Mandatory influenza vaccination programs continue to gain traction at hospitals around the country. Though outright termination policies are still rare, more and more facilities are invoking some level of consequences for health care workers who refuse shots.
A survey of 808 hospitals found that 56% had a requirement for influenza vaccination of employees in the 2010-2011 influenza season. By the study’s definition, a hospital’s vaccination requirement could include declination statements or personal belief exemptions. Yet one in four (24.8%) had consequences for declining vaccination – a dramatic increase from the 2007-2008 season, when just 37 (5%) had such policies.1
Just 29 hospitals reported having a policy that involved terminating employees who refused vaccination and didn’t have a medical or religious exemption, or 3.6% of the total. Three-quarters of hospitals with consequences for declining vaccination required health care workers to wear masks
“[Hospitals] definitely want to achieve the highest rates of vaccination possible,” says lead author Brady Miller, MPH, who was a post-graduate fellow working with the Centers for Disease Control and Prevention and is now a medical student at the University of Michigan in Ann Arbor.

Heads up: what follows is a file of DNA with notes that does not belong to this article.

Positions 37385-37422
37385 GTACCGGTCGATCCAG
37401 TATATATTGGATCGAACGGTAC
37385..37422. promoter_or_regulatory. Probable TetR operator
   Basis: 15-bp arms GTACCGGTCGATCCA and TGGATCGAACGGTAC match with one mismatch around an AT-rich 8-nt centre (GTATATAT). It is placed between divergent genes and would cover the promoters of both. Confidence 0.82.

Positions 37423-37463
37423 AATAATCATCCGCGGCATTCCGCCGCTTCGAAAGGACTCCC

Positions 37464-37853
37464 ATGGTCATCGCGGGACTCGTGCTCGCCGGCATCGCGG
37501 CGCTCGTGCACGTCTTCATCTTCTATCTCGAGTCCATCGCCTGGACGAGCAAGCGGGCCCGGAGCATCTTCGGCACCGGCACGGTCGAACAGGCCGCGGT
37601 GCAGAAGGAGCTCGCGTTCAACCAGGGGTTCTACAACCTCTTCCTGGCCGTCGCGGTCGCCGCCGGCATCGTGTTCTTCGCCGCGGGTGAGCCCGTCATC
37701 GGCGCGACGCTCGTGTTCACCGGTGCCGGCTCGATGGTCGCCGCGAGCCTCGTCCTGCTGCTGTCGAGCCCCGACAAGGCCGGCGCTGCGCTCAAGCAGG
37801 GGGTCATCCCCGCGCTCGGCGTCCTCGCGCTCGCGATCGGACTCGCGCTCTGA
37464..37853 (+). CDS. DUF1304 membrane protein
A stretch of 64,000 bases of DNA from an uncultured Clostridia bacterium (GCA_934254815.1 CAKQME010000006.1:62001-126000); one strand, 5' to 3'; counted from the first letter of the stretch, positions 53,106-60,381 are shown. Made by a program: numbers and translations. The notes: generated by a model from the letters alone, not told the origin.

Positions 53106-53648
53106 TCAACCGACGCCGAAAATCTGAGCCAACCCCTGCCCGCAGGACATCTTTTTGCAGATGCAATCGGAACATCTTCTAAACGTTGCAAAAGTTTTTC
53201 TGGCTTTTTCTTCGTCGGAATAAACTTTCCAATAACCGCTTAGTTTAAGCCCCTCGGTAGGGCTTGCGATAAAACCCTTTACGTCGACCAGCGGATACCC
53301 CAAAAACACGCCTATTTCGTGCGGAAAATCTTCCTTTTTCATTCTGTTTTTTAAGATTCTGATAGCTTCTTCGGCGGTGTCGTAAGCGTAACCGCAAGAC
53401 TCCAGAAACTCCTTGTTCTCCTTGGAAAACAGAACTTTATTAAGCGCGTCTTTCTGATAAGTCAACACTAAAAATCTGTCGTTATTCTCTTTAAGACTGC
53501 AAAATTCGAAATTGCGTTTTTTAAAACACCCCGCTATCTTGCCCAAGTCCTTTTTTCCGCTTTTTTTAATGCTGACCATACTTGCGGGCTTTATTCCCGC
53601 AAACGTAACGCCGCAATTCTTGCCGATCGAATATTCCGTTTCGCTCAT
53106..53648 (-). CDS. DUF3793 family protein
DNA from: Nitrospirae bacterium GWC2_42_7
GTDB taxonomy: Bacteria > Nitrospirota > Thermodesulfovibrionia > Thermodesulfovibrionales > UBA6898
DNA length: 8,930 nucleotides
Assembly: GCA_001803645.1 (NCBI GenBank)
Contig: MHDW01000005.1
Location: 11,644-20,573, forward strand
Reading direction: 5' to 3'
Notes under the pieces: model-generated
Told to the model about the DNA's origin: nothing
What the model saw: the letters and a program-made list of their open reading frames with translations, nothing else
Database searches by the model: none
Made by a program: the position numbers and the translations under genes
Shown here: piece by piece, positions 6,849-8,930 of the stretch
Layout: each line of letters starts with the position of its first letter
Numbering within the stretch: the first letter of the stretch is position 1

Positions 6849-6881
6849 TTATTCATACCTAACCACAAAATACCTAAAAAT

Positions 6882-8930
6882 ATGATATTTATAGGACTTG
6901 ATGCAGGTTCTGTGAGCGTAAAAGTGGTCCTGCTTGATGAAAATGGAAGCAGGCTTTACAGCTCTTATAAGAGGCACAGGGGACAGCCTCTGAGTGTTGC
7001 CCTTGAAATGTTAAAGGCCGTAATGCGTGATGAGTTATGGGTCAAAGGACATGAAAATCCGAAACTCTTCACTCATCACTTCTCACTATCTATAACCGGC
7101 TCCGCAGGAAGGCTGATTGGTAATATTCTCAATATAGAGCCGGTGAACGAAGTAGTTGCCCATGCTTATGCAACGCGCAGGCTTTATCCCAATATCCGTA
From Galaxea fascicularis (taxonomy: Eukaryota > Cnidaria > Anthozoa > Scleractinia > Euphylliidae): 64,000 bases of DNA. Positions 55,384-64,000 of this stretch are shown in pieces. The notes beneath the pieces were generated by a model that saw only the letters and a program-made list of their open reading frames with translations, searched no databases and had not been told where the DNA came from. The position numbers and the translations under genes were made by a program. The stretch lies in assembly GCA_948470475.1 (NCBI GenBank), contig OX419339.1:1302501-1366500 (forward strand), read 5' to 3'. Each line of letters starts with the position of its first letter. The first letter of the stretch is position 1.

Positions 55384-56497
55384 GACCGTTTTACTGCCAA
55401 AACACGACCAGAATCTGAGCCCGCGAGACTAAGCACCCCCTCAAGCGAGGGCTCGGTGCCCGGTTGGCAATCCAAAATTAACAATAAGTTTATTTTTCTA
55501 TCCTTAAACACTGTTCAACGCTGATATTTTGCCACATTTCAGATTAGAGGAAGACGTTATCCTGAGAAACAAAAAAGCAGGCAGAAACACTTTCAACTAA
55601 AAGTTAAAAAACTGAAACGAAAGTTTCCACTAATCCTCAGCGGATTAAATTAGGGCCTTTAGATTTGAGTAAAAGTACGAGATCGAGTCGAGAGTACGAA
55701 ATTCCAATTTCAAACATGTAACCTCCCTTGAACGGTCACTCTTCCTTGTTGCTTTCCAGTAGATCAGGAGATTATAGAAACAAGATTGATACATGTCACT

But hospitals increase the requirements incrementally, he says. “If it doesn’t have to [involve] terminating non-vaccinated people, they don’t want to go that far,” he says.
Hospitals were less likely to include non-employees in their requirements, such as medical staff, volunteers, students or contractors.
Hospitals also were liberal in the use of exemptions. More than half (55%) of the hospitals with consequences for failing to be vaccinated allow personal belief exemptions, the study found. “Hospitals may titrate up their vaccination programs and incrementally increase the stringency,” says Miller.
How successful were the mandatory policies at raising vaccination rates? Not surprisingly, hospitals that terminated employees for failing to get the vaccine had the greatest increase in their rates, with an increase of about 24%, according to a complementary study by the same authors. Hospitals that used other consequences had an increase of about 18%, and hospitals without mandates had an increase of about 10%.2
Interestingly, the authors reported that hospitals that allowed non-medical exemptions had increases in their vaccination rates that were similar to those that did not allow non-medical exemptions.
Overall, the H1N1 pandemic led to an increase in health care worker vaccination rates. Increases were greatest for hospitals that had lower rates before adding vaccination requirements.